Downtown Restaurant Warriors: Meat & Potatoes

Achievement: #45. Try 10 House Specialty Drinks | #53. Try 5 ‘Risky’ Foods | #67. 10 Downtown Restaurants

Last Wednesday night was one of those ‘FINALLY!’ nights.

Red Hot Chili Peppers
As in, FINALLY! after more than 2 decades of being madly in love with this band, I got to see the Red Hot Chili Peppers live (full disclosure: it was everything I’d dreamed it would be, minus a few socks).

Meat & Potatoes
And also, FINALLY! we got to check out that super-hip restaurant that everyone’s always talking about, Meat & Potatoes!

Meat & Potatoes
Meat & Potatoes is a little gastropub nestled away in the Cultural District, right with the O’Reilly Theater, Cabaret Square, and Heinz Hall.

Meat & Potatoes
(What’s a gastropub? you may be asking. Oh, they’ve got that covered for you, too.)

Meat & Potatoes
And guess what we were so thrilled to find on their drinks menu? Oh yeah, that’s right: prohibition-era cocktails! (I may have a little current obsession with those.)

Meat & Potatoes
So of course, because we’re crazy about specialty cocktails, we had to try a round. This is Michael sampling the Beatnik, which is Averna (that’s a type of bitters), Maker’s Mark, and port wine. Sounds like a recipe for disaster, but it actually was pretty good.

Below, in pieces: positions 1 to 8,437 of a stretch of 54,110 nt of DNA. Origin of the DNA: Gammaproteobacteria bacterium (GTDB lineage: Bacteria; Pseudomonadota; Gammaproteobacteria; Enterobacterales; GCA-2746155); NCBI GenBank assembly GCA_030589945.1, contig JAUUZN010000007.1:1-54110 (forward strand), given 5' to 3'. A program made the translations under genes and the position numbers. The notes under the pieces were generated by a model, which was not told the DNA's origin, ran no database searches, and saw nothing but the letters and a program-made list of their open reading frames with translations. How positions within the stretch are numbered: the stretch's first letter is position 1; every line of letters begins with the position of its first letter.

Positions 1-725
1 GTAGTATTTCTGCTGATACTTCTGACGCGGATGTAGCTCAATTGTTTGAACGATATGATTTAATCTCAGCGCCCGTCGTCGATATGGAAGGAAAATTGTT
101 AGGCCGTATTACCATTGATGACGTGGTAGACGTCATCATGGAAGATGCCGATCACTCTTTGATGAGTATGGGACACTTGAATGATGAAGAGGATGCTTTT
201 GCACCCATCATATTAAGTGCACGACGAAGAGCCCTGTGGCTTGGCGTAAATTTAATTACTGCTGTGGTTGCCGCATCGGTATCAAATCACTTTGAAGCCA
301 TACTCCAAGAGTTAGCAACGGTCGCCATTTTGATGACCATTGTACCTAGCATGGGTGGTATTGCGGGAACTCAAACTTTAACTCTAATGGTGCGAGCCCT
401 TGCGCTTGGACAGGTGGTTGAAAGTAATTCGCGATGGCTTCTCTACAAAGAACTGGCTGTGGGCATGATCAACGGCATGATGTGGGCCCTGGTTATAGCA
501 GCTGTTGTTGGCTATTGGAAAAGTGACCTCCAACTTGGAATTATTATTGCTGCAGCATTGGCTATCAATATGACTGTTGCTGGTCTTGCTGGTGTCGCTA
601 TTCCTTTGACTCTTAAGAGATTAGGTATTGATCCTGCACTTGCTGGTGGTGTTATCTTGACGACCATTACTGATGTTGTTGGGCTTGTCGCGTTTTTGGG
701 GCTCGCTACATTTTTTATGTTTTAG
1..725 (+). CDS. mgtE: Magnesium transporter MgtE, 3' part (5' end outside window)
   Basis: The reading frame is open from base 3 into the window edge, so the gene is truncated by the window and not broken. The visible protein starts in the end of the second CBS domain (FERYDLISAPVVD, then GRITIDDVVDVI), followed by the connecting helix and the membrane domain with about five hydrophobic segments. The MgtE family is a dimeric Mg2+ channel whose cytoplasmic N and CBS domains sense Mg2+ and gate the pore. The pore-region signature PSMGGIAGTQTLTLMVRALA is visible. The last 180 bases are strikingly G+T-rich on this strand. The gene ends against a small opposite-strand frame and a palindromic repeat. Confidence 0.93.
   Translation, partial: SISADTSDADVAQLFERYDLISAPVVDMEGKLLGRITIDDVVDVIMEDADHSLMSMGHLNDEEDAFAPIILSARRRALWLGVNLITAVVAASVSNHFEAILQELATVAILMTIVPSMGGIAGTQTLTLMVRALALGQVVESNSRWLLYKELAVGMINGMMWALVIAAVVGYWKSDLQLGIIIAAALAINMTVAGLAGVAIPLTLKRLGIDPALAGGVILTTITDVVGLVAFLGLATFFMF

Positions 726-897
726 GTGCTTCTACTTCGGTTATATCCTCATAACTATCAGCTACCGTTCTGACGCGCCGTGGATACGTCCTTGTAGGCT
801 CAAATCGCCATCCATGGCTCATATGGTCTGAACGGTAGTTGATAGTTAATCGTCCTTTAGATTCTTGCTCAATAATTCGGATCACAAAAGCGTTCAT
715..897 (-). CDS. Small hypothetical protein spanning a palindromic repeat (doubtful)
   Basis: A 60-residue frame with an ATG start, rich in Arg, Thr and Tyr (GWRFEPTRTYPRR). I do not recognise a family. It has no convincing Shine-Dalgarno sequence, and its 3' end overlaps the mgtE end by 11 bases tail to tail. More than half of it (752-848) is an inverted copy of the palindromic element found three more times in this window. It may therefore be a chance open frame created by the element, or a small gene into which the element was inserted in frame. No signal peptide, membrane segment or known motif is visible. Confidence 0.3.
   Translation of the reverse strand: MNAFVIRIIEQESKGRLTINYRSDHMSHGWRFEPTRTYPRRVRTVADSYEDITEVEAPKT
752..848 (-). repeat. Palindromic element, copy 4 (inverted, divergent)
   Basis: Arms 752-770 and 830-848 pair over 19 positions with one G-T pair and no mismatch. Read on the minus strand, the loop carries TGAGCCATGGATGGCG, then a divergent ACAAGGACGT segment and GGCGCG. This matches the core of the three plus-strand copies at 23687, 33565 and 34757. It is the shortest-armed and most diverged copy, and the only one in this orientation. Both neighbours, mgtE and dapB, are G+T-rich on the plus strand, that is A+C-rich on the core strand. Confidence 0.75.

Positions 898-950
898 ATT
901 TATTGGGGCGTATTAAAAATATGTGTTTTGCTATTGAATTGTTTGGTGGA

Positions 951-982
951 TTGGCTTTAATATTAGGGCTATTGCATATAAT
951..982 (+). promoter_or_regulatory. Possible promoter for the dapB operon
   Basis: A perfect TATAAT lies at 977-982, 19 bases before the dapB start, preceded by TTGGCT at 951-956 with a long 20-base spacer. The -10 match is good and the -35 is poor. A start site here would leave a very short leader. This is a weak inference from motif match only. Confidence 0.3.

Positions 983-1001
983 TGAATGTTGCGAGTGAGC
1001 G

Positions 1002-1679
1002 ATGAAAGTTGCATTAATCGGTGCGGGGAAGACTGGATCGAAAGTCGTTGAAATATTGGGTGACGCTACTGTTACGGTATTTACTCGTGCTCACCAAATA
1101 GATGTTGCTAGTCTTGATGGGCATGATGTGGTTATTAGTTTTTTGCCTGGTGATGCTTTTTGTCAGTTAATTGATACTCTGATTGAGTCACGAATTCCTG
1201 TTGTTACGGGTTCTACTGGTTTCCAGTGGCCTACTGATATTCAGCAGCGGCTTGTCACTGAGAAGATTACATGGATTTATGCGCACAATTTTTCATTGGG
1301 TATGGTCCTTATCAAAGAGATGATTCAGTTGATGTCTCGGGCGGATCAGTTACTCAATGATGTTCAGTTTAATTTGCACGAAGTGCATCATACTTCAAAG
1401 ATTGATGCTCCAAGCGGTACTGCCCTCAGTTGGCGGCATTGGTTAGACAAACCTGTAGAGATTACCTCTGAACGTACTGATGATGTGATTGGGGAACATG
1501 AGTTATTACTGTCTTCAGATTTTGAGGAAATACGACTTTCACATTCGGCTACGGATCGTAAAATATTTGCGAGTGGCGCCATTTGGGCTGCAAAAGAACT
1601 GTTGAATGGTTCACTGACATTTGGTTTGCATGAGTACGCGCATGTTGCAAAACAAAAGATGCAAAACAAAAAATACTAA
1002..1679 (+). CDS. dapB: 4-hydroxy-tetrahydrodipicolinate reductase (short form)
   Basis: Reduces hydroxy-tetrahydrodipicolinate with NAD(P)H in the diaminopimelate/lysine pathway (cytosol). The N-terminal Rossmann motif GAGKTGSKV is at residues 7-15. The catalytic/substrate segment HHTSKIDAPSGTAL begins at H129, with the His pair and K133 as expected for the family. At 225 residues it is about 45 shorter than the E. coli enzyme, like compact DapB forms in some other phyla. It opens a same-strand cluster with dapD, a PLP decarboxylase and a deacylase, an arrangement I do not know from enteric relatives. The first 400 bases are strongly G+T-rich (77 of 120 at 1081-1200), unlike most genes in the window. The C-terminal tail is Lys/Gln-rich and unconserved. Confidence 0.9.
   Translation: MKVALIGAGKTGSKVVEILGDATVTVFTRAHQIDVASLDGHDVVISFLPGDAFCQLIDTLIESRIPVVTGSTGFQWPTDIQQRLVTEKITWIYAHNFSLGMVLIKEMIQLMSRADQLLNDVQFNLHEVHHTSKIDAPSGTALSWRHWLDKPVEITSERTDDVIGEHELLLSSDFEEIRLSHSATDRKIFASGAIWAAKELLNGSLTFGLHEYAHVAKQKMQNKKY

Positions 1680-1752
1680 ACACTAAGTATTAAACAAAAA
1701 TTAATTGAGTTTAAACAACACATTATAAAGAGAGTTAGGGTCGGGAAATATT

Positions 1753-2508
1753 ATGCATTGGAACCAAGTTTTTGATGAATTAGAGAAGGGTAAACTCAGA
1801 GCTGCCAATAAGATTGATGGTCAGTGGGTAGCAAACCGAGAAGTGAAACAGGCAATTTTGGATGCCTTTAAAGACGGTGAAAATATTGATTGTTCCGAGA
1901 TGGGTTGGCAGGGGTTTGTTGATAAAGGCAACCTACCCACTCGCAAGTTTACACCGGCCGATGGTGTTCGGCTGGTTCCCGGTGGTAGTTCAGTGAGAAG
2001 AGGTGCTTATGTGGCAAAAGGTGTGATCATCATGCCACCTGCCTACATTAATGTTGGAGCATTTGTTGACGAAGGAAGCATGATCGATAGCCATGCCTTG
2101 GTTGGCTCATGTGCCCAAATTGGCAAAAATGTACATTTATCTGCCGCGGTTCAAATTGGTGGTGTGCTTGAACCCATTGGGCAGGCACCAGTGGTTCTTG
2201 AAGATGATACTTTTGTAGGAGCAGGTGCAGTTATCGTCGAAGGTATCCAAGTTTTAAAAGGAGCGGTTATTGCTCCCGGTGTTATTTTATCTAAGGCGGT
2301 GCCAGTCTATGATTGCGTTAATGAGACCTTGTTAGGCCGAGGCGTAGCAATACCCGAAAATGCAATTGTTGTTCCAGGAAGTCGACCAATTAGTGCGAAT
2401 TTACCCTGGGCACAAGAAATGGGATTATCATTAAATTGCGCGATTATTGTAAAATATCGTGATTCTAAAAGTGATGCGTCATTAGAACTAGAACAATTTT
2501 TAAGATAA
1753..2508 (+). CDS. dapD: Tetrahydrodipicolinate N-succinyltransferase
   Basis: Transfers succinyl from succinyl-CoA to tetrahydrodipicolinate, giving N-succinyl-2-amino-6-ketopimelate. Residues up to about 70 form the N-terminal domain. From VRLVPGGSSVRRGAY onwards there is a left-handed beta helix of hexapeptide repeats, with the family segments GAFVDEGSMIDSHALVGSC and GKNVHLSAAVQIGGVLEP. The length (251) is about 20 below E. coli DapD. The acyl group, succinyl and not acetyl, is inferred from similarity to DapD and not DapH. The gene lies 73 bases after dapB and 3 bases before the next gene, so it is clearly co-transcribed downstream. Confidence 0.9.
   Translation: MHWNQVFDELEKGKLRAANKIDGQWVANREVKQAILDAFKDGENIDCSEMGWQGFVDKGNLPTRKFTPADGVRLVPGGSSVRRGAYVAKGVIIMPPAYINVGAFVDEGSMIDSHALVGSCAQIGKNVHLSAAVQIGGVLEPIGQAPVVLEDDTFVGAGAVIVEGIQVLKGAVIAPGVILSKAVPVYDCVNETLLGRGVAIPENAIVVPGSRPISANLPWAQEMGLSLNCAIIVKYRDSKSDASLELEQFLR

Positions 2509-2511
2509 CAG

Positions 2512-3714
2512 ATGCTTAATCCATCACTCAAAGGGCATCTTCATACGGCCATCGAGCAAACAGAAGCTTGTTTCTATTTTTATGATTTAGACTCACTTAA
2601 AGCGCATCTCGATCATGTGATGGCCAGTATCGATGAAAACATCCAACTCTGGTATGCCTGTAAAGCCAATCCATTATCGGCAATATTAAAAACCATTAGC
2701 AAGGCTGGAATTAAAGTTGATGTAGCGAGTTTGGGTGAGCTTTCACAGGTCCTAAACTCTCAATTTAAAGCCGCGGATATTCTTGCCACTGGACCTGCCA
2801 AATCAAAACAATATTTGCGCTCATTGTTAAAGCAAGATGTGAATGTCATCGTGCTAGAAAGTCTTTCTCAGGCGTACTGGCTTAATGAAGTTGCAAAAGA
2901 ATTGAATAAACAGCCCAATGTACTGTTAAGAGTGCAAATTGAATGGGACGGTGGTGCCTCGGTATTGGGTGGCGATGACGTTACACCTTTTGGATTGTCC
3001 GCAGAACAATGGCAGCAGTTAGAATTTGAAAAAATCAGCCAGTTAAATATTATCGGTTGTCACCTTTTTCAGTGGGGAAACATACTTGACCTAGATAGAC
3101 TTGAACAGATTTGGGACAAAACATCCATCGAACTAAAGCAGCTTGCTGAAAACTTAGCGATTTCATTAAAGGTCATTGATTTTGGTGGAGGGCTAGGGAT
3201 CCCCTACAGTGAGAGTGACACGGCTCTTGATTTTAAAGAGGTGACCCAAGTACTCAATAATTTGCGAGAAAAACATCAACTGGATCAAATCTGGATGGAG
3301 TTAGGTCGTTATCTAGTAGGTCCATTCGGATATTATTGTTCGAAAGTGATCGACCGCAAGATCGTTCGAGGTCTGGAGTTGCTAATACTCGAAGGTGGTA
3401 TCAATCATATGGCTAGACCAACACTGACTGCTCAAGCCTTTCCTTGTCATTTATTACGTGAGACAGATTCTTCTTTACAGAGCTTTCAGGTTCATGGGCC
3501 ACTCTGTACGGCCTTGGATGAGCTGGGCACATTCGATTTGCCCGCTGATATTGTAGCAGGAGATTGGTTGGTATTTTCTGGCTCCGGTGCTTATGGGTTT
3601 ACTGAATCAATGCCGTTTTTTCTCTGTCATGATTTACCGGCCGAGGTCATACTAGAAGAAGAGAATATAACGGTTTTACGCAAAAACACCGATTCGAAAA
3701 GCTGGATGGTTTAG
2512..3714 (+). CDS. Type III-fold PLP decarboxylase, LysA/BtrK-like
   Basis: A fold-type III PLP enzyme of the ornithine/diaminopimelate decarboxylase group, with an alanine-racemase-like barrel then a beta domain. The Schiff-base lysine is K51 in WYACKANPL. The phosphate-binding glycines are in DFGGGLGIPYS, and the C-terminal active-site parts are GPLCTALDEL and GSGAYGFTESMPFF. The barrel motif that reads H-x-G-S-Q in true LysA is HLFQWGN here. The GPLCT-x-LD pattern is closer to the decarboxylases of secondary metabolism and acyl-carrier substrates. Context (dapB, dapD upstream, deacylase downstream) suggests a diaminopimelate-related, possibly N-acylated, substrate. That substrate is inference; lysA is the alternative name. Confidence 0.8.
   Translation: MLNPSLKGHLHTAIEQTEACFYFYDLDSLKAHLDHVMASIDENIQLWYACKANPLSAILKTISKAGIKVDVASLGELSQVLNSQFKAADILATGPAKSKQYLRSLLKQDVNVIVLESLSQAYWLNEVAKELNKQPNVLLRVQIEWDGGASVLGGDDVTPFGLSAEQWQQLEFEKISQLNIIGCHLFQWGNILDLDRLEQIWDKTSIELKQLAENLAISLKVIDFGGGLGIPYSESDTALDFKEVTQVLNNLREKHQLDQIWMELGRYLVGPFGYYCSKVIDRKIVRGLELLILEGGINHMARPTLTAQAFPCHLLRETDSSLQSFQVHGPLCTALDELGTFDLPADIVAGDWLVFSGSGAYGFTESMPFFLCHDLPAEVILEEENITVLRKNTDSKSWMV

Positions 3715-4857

Meat & Potatoes
I went with a safer bet, the Tequila Fizz. It’s made of tequila, lime, agave, orange bitters, and that sneaky-Prohibition-era mixer, egg whites. This was yummy, like a margarita with protein.

Meat & Potatoes
I appreciate a drink that looks as good as it tastes.

Meat & Potatoes
Next, it was time for the appetizers, which is where this story gets a little sketchy. These fried taters were totally normal, served with this yummy truffle mayo. (‘Truffle oil’ is apparently a Big Deal in the fancy restaurant world – truffles are a type of mushroom, and there’s something about their flavor that makes them a hit with fries. This was our first taste of a truffle-oil-based dip, and I’ll agree, it was a nice, fatty condiment.)

This is where things started to get weird. Our friend Jon, who was dining and attending the concert with us, had recently heard of bone marrow being served at restaurants from the Food Network. Lo and behold, it was on the menu, so he asked if we would help him eat the plate if he ordered it. Since we’re going for a ‘risky food’ Achievement this year, we said sure!

Meat & Potatoes
In general, I try to be very Zen about eating meat, very ‘circle of life,’ and ‘we are designed in part to be meat eaters’ and all that. But there was something about this dish that I just… couldn’t do. The bone marrow is served to you still attached to the bone (our waiter said they bake the bones to prepare the meal), and you are given a spoon to scoop it out.

Once you scoop it out, you just spread it on bread, season it as desired, and nom away. Which… well, it would be perfect if I could mentally wrap my head around it. You see, when you scoop out the marrow with the spoon, it’s this gooey, gelatinous consistency, like thick egg whites. And there’s the fact that the cow’s leg is just chilling on your table.